Matthew W. Mahan ’05, an executive board member of Senior Gift Plus, said the group’s leaders would meet today to discuss the future of their movement, which had encouraged members of the Class of 2005 to withhold their graduation gift unless the University divested from PetroChina.
But Mahan said he did not expect the group to disband until the Corporation fully disclosed all of its foreign holdings in Sudan-related companies.
“If there’s no disclosure, if there’s no further action, it could be chalked up to a PR move,” Mahan said.
Senior Gift executive committee spokeswoman Jessica E. Vascellaro ’05 said she was confident that the movement to withhold Senior Gift donations would lose steam after the CCSR’s decision to divest.
“Despite the fact that Senior Gift Plus will almost certainly continue to exist, the issue that most seniors who were associated with Senior Gift Plus were concerned about has been resolved,” said Vascellaro, who is also a Crimson editor.
Professor of Psychology Patrick Cavanagh, who called on Harvard to sell its PetroChina shares more than a week before the student divestment movement emerged, said that student activists deserve the credit for swaying the CCSR.
But reaction from faculty wasn’t universally favorable. John Womack Jr. ’59, Bliss professor of Latin American history and economics, characterized the CCSR’s decision as “hypocrisy.”
“The University found something that it probably doesn’t have much of a stake in or that it’s ready to sell anyway for its own reasons and has ignored many, many other cases in the past which are on the face of it probably worse,” Womack said.
Yesterday’s announcement did not appear to deflate PetroChina’s share price, which closed down 50 cents at $64.26. But Eric Reeves, a Smith College professor and expert on Sudan, said he thinks the decision will have a “significant effect” on PetroChina’s share price in the long run.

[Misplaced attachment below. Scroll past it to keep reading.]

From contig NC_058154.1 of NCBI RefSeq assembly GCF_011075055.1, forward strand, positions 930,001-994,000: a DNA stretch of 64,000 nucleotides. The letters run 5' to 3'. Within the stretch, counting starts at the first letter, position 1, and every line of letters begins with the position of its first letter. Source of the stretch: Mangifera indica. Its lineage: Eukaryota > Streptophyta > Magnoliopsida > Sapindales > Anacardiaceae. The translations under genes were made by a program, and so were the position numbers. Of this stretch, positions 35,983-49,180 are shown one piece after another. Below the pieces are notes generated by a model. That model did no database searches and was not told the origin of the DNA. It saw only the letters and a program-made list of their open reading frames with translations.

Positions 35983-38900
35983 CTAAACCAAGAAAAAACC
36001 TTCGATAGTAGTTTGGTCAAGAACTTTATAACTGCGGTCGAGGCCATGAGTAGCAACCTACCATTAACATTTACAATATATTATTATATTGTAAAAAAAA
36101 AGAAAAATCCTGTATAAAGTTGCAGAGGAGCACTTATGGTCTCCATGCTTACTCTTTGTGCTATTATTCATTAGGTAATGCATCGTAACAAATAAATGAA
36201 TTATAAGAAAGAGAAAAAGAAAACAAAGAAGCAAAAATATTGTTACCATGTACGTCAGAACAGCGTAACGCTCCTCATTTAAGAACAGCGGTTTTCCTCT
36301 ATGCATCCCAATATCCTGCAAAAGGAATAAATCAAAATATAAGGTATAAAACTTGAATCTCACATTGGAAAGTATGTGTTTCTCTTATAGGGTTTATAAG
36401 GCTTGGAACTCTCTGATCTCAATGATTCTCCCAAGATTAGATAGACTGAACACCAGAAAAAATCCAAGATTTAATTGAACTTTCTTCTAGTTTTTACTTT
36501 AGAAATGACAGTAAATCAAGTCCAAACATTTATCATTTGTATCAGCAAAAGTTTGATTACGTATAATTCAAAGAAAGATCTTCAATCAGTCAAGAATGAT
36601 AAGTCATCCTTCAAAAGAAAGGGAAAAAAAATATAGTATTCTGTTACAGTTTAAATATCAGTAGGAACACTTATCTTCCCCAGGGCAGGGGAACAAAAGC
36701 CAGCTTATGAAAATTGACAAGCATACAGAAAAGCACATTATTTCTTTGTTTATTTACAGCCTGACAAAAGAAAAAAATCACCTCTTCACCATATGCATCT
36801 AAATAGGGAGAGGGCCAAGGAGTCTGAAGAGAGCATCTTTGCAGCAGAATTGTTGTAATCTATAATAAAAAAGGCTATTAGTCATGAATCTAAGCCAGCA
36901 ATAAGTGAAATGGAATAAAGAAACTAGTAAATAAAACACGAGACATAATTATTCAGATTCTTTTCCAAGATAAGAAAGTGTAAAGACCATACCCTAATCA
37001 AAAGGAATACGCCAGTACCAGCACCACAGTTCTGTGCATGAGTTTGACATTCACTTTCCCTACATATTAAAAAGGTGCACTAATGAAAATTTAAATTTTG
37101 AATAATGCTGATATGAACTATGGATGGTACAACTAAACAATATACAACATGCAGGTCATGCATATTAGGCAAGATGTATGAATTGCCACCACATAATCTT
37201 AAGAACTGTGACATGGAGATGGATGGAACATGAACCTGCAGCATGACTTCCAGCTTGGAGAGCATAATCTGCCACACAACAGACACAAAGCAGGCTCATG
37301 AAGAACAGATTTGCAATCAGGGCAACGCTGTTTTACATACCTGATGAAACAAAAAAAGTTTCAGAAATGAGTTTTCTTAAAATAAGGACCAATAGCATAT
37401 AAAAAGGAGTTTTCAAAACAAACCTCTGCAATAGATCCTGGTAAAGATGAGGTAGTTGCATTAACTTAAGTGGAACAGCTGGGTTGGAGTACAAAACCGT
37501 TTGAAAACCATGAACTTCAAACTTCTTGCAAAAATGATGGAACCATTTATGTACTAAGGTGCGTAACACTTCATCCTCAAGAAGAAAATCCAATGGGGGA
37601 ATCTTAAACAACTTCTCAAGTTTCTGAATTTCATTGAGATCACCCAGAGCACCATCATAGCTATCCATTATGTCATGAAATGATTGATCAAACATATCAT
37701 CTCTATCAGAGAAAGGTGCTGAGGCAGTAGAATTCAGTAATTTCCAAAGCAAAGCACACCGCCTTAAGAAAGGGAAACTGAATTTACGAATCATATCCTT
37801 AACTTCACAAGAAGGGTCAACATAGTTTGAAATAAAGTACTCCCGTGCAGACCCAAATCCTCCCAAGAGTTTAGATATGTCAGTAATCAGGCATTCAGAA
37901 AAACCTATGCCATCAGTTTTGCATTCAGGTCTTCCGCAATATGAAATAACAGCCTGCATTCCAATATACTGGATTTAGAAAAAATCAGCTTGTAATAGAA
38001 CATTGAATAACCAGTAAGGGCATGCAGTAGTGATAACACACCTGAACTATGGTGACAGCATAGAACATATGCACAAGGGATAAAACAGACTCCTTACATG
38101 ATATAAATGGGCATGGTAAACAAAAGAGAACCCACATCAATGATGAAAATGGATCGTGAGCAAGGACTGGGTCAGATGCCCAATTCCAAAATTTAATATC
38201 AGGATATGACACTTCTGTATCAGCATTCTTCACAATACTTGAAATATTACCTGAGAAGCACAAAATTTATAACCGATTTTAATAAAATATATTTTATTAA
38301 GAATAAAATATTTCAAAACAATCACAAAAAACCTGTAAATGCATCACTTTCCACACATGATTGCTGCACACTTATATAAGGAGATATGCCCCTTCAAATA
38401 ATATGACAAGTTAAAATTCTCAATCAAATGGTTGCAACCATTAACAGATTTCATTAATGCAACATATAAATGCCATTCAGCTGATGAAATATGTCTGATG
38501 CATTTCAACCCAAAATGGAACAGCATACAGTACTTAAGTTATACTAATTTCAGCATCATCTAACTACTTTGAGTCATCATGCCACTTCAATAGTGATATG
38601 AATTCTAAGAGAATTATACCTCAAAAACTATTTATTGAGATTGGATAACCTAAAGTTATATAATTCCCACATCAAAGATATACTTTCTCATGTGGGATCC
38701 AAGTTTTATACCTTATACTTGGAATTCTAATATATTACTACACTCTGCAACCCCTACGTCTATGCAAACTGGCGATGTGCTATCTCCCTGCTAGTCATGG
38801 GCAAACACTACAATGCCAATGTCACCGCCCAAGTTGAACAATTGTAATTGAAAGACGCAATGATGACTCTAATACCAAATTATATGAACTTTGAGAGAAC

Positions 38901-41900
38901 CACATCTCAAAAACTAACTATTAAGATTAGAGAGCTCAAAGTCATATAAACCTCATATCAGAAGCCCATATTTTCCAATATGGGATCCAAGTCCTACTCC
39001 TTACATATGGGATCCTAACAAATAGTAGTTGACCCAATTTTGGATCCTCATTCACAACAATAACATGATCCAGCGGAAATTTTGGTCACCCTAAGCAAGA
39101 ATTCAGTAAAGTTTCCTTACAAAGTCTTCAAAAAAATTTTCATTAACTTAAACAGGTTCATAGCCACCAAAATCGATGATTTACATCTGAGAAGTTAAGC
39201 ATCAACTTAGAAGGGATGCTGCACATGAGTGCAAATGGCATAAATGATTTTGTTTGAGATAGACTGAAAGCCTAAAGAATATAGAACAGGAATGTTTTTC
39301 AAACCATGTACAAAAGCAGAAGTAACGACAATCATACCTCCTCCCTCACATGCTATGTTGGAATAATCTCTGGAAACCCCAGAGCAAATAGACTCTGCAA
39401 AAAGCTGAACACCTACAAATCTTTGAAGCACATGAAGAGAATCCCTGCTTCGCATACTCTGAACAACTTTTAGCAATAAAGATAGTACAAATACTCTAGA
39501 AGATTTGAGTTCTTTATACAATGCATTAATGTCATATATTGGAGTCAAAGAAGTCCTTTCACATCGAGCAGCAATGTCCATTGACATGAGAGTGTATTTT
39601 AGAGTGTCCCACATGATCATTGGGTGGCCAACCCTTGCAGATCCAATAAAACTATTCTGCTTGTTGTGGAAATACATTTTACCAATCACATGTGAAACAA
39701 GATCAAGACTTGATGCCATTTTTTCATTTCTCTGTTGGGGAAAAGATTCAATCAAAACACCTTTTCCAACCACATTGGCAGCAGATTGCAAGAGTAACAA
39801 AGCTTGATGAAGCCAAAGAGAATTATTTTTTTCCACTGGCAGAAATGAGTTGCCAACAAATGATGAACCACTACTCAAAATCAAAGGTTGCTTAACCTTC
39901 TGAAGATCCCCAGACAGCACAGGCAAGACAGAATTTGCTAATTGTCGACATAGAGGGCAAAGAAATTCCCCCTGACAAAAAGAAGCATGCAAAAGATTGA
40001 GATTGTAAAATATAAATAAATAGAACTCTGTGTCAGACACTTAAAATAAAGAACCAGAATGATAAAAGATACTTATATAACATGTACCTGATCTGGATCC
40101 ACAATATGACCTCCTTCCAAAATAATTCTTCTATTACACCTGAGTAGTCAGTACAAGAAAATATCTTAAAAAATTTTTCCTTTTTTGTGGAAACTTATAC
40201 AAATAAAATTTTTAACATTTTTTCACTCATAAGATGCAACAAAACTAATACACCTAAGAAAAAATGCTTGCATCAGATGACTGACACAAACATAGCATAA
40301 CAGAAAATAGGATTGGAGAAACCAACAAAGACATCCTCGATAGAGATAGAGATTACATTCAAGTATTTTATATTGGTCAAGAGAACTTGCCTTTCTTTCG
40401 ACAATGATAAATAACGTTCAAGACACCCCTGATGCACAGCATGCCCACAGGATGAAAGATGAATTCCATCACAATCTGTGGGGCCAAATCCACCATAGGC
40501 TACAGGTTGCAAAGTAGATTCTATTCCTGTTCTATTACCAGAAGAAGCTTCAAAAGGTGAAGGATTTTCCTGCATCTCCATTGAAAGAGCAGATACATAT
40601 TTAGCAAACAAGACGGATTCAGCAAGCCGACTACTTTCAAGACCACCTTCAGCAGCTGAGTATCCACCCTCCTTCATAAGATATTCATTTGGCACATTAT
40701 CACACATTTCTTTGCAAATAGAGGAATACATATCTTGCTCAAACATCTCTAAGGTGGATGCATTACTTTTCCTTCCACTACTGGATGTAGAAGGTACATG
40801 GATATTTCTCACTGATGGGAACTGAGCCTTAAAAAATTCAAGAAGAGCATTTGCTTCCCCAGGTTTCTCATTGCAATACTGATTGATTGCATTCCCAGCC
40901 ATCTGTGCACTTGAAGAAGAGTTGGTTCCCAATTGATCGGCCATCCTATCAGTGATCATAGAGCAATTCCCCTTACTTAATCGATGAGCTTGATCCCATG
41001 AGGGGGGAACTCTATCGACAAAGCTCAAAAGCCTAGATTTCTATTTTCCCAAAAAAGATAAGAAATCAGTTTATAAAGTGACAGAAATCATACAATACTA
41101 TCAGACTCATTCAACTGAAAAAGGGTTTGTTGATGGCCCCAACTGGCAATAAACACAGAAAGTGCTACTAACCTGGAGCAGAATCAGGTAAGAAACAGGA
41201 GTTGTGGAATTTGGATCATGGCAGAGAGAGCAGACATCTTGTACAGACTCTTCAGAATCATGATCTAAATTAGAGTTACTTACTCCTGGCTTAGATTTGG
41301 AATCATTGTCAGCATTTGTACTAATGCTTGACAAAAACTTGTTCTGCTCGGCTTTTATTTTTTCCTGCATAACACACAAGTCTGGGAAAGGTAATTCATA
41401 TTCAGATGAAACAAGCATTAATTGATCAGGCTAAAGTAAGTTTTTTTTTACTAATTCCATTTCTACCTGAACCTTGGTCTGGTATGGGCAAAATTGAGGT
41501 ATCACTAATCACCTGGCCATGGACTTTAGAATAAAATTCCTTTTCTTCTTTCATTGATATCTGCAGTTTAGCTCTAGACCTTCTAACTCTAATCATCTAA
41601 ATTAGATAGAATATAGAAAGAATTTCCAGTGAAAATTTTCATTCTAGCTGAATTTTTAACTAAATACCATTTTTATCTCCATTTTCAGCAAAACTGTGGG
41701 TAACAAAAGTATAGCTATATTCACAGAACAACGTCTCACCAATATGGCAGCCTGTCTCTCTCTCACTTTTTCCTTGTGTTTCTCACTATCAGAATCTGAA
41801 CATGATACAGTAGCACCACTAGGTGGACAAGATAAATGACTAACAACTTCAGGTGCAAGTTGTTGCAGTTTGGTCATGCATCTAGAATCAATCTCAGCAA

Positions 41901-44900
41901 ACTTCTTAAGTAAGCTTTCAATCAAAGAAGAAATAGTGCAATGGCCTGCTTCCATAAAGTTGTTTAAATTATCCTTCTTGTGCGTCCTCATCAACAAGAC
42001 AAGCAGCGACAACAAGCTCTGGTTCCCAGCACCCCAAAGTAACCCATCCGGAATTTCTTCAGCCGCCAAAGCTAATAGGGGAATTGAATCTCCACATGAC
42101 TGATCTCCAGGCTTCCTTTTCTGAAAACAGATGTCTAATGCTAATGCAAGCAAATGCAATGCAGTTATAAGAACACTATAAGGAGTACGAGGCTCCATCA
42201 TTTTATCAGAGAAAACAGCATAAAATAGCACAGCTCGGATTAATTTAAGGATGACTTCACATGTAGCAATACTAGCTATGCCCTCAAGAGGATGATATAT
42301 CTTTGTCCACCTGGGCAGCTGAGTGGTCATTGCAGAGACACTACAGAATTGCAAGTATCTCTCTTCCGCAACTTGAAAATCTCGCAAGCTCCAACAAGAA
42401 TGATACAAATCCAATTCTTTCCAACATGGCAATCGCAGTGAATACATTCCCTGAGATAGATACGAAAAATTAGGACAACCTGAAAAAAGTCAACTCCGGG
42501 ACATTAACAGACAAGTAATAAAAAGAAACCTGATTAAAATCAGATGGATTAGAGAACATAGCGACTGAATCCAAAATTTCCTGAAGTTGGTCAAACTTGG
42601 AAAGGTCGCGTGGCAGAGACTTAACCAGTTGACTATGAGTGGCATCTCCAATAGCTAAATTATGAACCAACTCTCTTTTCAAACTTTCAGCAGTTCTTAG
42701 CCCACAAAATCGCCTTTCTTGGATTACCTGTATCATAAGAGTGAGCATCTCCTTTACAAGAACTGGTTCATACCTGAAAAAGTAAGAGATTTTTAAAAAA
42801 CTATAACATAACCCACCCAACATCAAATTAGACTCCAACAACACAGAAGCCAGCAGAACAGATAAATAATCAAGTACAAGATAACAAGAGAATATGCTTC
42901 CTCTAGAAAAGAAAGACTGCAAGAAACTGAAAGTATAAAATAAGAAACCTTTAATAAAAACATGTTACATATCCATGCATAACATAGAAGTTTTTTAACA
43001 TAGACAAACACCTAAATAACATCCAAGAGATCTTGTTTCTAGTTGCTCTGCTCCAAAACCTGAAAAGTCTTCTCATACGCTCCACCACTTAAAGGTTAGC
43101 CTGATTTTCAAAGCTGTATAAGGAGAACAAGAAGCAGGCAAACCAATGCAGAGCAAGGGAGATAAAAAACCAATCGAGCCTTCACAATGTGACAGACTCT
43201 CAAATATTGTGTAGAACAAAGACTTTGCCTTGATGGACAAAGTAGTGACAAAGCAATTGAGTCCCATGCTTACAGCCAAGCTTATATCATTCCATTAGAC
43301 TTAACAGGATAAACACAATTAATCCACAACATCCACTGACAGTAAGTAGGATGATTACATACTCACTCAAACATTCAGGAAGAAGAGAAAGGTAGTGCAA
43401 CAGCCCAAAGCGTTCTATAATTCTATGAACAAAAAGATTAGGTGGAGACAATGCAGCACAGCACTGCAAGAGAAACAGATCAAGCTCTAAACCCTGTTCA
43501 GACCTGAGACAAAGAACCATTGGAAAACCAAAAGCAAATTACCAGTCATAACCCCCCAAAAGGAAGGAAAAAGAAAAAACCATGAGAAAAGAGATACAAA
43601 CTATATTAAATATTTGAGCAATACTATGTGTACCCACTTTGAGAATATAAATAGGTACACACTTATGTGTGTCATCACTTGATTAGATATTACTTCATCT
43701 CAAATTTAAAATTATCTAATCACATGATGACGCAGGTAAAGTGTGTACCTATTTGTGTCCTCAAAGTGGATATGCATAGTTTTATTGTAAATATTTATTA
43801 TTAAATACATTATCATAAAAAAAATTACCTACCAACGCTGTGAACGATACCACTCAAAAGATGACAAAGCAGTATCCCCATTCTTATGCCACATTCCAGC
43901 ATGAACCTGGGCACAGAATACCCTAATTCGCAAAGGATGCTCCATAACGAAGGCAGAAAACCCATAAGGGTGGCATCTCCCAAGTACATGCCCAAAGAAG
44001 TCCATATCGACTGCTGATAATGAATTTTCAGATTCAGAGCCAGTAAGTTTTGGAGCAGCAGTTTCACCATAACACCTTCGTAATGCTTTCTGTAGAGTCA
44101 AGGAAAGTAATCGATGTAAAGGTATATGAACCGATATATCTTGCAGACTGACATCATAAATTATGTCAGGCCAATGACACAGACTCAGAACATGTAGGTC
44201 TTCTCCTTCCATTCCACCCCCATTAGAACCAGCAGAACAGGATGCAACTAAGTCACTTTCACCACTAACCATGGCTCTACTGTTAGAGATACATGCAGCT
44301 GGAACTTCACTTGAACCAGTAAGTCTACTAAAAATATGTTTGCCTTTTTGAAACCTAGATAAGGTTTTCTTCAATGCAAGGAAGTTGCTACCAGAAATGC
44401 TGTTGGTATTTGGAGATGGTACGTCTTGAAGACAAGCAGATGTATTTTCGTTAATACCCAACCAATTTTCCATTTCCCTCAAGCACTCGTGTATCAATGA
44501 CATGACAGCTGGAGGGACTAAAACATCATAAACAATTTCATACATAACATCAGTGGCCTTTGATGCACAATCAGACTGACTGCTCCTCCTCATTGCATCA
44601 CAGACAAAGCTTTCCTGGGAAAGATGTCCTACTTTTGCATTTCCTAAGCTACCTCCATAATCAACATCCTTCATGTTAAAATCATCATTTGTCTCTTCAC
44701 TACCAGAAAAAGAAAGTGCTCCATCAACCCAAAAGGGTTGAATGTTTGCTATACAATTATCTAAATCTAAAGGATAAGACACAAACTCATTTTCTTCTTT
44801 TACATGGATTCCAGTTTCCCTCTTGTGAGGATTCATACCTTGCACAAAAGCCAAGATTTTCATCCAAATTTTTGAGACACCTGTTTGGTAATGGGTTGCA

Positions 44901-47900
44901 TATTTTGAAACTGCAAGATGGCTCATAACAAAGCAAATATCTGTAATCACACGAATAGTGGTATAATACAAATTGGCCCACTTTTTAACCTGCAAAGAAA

“This is going to make PetroChina an exceedingly unattractive investment for institutional shareholders,” Reeves said.
Samantha Power, a lecturer in public policy at the Kennedy School of Government, said that divestment is an “unproven tool” in the effort to deter genocidal regimes, but that Harvard’s move could “unleash a contagion effect.”
“This alone is not going to change Darfur. But this sends a very important political signal to the government of China, to the government of Sudan, and to other institutions that are shareholders in Sudan and Sudanese oil investments,” Power said.
“It also sends an essential message back to all the activists who have given so many hours and so much heart to this initiative that something tangible can be achieved through advocacy,” Power added.
Harvard’s announcement comes less than a week after the U.N. Security Council passed a resolution giving the International Criminal Court authority to prosecute war crimes in Darfur.
“For all of the talk of Darfur, this is the first week that anything tangible has been done that would cause the Sudanese government to think twice about their genocidal campaign,” Power said.
—Staff writer Daniel J. Hemel can be reached at firstname.lastname@example.org.